Trump's Mar-A-Lago Club Is Having Trouble Keeping Fundraisers Booked

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Trump's Mar-A-Lago Club Is Having Trouble Keeping Fundraisers Booked
Two more fundraisers have decided to leave Trump's Mar-a-Lago club. It's been having a bit of trouble keeping bookings.
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Two major nonprofits dropped President Trump's Mar-a-Lago club from their fundraising plans next year.

Both the Cleveland Clinic and the American Cancer Society announced Thursday they wouldn't be holding their annual galas at the club in 2018.

And they're not alone in that decision. After Trump announced his run for president in 2015, more events have left Mar-a-Lago than the club has gained. 

Most of the organizations leaving Mar-a-Lago cite increased security around the club, not politics, as the biggest factor in their decision. Trump still visits the club regularly after all, so security is tight. But that also means it takes longer to get in.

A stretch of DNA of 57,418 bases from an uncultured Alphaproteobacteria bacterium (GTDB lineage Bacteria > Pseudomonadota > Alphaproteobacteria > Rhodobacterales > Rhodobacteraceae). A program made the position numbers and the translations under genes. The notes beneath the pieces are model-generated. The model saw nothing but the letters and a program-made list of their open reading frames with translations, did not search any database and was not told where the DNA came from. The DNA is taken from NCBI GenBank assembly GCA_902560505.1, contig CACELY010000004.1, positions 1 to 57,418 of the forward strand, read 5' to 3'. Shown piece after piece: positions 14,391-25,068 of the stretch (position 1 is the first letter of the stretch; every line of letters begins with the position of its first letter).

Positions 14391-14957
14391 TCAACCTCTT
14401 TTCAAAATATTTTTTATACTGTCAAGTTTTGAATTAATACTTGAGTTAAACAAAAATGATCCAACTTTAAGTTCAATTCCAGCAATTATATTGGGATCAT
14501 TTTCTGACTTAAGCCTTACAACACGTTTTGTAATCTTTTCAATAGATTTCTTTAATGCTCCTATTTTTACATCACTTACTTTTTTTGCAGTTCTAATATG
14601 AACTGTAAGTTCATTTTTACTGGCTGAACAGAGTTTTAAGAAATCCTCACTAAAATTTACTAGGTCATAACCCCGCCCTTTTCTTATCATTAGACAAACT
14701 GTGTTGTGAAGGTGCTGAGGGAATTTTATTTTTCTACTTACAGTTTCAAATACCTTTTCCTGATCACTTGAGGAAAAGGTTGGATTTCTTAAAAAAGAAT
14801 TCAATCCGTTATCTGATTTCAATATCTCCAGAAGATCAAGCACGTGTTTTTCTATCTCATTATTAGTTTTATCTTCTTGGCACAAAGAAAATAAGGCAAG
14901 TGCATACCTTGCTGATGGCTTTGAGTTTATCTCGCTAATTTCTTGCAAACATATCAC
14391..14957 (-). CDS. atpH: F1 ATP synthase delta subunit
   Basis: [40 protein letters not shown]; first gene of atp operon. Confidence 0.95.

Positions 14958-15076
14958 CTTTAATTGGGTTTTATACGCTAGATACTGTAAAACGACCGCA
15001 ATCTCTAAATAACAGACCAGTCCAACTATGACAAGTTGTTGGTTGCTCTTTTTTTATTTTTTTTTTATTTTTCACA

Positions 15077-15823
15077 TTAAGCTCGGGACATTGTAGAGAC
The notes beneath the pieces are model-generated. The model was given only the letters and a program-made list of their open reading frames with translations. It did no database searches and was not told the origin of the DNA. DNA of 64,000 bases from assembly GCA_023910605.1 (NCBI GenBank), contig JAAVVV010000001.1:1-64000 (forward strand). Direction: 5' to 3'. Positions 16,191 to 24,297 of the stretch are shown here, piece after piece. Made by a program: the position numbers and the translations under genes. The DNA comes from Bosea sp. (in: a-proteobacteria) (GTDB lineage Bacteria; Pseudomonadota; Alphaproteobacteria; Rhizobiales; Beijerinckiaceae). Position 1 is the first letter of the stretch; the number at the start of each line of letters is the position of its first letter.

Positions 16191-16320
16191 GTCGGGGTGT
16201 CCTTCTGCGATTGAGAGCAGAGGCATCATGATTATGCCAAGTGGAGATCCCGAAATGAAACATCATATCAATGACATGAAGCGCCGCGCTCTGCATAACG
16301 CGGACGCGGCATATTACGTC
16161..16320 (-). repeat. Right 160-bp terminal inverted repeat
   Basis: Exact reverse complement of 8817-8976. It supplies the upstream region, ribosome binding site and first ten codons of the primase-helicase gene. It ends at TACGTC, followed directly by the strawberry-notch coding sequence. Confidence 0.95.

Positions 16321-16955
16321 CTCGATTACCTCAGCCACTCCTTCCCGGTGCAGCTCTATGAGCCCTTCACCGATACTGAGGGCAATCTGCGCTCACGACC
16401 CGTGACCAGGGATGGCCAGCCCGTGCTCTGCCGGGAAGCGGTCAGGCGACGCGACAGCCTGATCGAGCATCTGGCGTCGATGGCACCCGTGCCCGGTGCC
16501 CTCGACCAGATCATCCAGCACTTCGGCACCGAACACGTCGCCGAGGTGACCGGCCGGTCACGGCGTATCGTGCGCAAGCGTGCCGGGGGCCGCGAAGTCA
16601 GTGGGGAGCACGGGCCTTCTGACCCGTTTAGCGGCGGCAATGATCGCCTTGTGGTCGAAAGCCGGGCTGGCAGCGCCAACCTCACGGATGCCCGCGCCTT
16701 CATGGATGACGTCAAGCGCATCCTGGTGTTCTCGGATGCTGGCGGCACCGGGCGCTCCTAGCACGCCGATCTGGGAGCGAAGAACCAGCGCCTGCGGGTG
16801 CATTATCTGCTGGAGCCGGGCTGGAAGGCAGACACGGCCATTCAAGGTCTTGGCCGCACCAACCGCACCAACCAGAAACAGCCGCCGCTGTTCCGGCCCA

The Leukemia & Lymphoma Society decided to move its 2018 charity gala for this very reason. The nonprofit had held its annual fundraiser at Mar-a-Lago for eight years. But the charity said with the tightened security some people only got into the event's silent auction with just 20 minutes left to bid.

But for some nonprofits, Trump's politics may play a role. In January and again in July, a total of nearly 3,500 people signed open letters to the Cleveland Clinic asking it to reconsider its choice of venue for fundraising.

That most recent letter said hosting the event there supported a politician who was working to "decrease access to health care" and cut billions in health care research funding.

Other charities seem to just want to stay out of the president's general sphere of influence. Last year, the Susan G. Komen Foundation decided to move its annual fundraising party not because of Trump's politics, but to avoid "controversies unrelated to our mission."

Things haven't been all bad for the club since Trump's presidential bid. A report filed in June shows that the club made over $37 million in 2016 and early 2017. That's more than double the club's 2015 filings of $15.6 million.